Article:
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Bethesda: November schedule "healthy" for the industry

Fri 05 Aug 2011 7:37am GMT / 3:37am EDT / 12:37am PDT
PublishingDevelopment

Pete Hines claims crowded release schedule is good publicity for the industry, though some will fail

Bethesda Softworks

The Bethesda Softworks division, founded in 1986, has a long history of success as a developer and publisher...

bethsoft.com

Bethesda's vice president Pete Hines believes that the crush of high profile releases at the end of the year could have a positive effect on the industry.

November will be one of the most crowded months for blockbuster releases on record, with Uncharted 3, Call Of Duty: Modern Warfare 3, Assassin's Creed: Revelations, Saints Row: The Third and Need For Speed: The Run all scheduled for release in the space of a few weeks.

Bethesda's The Elder Scrolls V: Skyrim is also due for release in November, with id Software's Rage falling in October, but Hines takes a positive view of the intense competition.

"It's probably healthy for the industry because the industry gets a lot of attention when there's all these things happening," he said in an interview with Eurogamer. "Just like the movie industry gets a lot of buzz when there's a bunch of really big things at the movies and everyone's talking about them all."

However, while the attention drawn by so many big releases could raise public awareness of the industry, Hines conceded that the situation is just likely to result in failure for some of the games involved.

"It's probably not healthy for everyone who has one of those titles, because as you rightly pointed out usually someone gets the short end of the stick. Someone ends up falling short and not doing quite what they expected to do."

The question is which will be found wanting, but Hines is confident that Bethesda's products will meet expectations.

"We're feeling very good about both Rage and Skyrim and very good about our line-up for this holiday season," he added.

In an interview with GamesIndustry.biz in April, Hines accused studios that become reliant on a single product for their continued survival of "poor management."

"It would be wholly irresponsible for us to build towards a company that released three or four big games a year and then have our well being fall apart if any one of those doesn't do well," he said at the time. "That would be poor management on our part... We've been built smarter and better than that."

"I certainly hate to see those kinds of things, but I think when you see it, it relates to them and their business."

16 Comments

Andrew Goodchild Studying development, Train2Game

1,254 421 0.3
I'm not sure I'd agree that it's a good idea to release all those games at the same time, but given that I don't have a PS3, ruling out Uncharted unfortunately, the two Bethesda games are the only two in that list I am likely to buy. But despite id's heritage, as a shooter it could get damaged by the CoD/ BF3 war more than Skyrim.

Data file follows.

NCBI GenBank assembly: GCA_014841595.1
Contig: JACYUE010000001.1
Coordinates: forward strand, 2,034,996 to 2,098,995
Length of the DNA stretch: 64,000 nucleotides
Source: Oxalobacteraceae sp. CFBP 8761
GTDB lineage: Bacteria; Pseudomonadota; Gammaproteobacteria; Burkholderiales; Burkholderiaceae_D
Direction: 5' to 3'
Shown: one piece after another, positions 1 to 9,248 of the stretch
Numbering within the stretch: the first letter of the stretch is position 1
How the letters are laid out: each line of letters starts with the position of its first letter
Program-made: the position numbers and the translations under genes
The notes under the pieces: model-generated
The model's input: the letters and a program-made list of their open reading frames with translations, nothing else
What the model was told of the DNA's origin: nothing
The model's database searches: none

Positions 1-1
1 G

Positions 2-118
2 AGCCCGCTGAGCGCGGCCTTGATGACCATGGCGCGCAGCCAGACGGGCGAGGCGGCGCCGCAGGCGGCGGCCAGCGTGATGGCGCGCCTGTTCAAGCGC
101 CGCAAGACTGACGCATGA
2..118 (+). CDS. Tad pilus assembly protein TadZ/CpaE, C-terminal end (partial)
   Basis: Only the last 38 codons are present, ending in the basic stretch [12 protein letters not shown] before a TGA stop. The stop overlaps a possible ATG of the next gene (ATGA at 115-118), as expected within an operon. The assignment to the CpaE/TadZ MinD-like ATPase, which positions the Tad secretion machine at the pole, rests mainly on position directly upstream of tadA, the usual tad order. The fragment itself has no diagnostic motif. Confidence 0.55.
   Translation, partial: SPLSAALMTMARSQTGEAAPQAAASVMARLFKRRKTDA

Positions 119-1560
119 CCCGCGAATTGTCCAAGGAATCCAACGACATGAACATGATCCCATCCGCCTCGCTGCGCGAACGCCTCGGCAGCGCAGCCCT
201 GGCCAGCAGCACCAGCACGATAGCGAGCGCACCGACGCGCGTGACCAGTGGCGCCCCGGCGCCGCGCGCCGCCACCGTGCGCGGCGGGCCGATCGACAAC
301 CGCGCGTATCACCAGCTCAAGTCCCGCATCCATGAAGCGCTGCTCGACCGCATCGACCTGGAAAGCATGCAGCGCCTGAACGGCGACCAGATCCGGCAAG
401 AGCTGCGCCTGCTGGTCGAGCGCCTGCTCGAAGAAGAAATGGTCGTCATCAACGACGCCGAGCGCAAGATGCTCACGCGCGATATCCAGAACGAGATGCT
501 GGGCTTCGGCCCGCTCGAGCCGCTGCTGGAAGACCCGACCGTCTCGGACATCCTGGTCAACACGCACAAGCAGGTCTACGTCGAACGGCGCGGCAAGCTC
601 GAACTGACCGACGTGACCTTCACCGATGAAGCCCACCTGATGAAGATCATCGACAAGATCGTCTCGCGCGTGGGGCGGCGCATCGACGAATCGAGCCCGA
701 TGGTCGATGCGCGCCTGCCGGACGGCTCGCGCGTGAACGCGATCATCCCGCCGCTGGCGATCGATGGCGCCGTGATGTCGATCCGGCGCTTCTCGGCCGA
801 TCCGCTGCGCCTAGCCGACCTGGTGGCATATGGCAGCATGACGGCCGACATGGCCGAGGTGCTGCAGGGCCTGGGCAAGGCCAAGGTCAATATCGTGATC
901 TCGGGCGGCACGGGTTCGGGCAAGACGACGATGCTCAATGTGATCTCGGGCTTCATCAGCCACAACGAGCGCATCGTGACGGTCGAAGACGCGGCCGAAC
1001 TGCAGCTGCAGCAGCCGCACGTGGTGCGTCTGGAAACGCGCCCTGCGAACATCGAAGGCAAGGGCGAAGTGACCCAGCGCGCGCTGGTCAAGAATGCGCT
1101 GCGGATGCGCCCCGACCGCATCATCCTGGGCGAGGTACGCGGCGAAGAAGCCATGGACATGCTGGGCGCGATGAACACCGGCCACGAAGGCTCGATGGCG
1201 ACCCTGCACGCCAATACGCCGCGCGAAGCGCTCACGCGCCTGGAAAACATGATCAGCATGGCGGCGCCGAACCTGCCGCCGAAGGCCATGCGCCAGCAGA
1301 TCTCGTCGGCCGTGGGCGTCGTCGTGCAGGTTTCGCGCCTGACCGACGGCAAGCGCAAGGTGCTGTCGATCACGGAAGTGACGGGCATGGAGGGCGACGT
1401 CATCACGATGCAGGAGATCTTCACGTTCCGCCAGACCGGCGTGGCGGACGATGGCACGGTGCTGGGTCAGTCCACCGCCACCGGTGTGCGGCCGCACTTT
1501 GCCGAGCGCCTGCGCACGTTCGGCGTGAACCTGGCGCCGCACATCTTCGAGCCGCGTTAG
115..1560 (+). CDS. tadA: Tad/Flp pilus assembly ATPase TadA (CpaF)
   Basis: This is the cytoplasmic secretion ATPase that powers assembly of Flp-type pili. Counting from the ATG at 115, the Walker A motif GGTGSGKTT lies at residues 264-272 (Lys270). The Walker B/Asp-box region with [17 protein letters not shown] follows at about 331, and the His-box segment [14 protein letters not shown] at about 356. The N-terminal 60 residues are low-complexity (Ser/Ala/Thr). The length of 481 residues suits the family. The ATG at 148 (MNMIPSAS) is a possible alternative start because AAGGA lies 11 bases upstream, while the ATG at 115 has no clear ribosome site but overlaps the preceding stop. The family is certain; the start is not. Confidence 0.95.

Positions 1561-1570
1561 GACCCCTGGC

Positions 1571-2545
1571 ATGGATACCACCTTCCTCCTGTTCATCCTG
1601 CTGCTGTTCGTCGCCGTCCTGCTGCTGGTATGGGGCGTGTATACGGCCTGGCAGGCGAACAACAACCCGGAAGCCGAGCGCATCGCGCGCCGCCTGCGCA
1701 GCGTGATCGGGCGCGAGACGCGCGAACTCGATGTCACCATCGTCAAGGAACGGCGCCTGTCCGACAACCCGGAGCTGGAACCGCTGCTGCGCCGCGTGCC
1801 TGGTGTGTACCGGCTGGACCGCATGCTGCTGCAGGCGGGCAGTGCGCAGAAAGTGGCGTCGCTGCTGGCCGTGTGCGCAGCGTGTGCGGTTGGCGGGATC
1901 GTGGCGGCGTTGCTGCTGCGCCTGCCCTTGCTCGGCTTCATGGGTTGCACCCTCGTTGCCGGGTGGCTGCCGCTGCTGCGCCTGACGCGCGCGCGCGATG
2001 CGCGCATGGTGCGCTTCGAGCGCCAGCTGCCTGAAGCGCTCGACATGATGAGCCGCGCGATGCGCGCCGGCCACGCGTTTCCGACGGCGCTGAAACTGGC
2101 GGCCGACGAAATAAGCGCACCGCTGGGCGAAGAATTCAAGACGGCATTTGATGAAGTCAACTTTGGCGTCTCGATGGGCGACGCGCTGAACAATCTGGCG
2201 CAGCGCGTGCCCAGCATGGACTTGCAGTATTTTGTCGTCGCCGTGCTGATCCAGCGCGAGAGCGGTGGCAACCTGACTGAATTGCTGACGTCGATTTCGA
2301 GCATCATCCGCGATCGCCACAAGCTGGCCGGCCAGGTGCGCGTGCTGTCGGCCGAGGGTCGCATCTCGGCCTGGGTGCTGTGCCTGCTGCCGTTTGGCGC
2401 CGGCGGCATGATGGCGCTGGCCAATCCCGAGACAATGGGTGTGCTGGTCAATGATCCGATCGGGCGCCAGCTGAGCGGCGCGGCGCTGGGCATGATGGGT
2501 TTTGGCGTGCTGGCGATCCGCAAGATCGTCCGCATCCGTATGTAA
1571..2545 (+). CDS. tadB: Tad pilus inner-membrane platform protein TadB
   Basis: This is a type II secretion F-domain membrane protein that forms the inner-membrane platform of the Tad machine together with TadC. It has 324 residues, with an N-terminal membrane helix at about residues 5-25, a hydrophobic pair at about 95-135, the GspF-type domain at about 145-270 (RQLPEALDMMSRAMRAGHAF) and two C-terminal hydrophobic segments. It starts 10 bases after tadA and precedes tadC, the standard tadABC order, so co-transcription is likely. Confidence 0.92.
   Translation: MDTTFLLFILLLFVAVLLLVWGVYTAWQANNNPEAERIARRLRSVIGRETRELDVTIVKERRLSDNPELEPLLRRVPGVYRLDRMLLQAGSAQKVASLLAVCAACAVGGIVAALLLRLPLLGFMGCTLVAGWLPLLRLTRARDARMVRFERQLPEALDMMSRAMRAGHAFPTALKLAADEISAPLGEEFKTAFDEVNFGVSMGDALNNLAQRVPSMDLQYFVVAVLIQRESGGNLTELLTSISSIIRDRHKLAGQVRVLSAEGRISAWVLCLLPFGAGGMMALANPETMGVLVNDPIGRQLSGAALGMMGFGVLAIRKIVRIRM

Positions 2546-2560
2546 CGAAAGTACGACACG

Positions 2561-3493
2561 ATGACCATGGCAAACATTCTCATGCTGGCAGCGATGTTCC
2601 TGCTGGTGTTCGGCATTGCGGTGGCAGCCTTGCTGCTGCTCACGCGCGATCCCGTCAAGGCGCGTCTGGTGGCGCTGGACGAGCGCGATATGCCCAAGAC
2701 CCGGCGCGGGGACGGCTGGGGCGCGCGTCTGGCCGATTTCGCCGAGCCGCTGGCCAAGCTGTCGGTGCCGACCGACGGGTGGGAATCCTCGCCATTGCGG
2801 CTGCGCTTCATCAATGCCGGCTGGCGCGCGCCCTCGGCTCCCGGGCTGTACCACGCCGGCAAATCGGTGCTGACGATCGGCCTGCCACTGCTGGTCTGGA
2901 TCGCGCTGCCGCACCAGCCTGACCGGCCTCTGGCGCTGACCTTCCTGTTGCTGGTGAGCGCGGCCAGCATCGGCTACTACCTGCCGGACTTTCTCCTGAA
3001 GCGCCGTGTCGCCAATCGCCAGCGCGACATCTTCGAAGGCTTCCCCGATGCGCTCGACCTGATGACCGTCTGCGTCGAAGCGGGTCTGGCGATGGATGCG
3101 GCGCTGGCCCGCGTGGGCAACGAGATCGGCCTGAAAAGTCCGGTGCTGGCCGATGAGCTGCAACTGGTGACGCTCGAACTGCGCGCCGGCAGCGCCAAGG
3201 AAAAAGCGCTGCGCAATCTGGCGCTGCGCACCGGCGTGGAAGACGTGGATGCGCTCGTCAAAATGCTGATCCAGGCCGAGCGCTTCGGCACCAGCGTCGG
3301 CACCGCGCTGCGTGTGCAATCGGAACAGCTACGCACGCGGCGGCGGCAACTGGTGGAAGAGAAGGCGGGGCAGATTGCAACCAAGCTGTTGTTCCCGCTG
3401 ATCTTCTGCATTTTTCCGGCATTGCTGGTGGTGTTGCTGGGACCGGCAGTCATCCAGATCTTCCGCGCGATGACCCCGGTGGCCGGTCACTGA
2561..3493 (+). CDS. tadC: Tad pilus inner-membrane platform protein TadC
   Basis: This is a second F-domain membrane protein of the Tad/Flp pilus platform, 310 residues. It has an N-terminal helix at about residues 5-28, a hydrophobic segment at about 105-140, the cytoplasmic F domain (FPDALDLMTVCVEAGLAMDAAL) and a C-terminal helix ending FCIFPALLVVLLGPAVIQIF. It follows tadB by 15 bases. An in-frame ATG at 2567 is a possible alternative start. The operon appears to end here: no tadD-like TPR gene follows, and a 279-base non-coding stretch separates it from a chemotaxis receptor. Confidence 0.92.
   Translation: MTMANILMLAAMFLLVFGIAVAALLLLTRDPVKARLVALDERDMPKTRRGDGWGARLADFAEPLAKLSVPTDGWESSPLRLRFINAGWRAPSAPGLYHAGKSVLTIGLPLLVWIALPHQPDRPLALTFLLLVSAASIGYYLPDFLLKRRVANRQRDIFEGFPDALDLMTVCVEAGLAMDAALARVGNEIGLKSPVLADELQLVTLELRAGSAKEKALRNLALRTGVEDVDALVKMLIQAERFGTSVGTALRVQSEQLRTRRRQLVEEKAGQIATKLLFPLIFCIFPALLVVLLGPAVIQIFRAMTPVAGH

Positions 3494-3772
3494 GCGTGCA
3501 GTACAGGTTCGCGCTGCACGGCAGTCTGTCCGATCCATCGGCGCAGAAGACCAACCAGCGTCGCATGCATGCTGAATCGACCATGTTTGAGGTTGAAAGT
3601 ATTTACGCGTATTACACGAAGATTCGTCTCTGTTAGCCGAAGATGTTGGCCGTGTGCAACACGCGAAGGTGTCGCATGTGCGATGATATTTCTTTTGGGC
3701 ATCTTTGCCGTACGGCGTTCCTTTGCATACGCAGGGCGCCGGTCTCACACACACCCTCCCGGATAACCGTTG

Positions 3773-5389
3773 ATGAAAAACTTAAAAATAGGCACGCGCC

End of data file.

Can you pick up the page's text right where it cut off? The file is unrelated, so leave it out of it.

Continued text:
Posted:3 years ago

#1
As the average joe, commensically I would only splash out on one game. max two. So having a crammed schedule is uncommonsensical, it just confuses and bewilders. With the multiple adverts out, I'd just choose what looks interesting and give the other titles a glance later on in the year.

So it isnt good for the industry to have a packed schedule.

Posted:3 years ago

#2

Tommy Thompson Studying Artificial Intelligence (PhD), University of Strathclyde

110 0 0.0
"Just like the movie industry gets a lot of buzz when there's a bunch of really big things at the movies and everyone's talking about them all."

The problem there is that typically the 'big' things at the movies tend to be summer blockbusters, which are often derivative, dumbed down and far from good examples of the genre - see Transformers 3, Green Lantern etc. While there will be some solid releases - see Harry Potter, Thor etc. - it's a period of overrated drivel. Is this really a model you wish to follow for games?

Once we reach October, I focus on reduced titles released earlier in the year and will purchase one of the big releases prior to Xmas. I think it will be Assassins Creed this year. After that, I'd simply wait until January when the prices start dropping, or may just lose interest. That's not really healthy for publisher revenues is it?

Is it not better to allow for strong AAA releases to come out throughout the year? Are you more likely to sell these titles for longer at a higher price point as there may be no competition for a few weeks? Also given the lack of competition, will good word of mouth also generate more sales as people have less titles to consider? You see the likes of Portal 2, Mass Effect 2 & 3, Gears of War 3, Battlefield 3 which were/will be released outside of the holiday crunch. Surely they benefit more in the long run.

Posted:3 years ago

#3

Stefan Pettersson Specialist Consultant, Fat Tuna

77 19 0.2
Never thought I'd say this but games offer way too much value when you consider titles like CoD, BF, Dark Souls and Skyrim all offer 100+ hours of gameplay for only 50-60 EUROS. There's not enough time to play all AAA-games and this x-mas is the most overcrowded ever.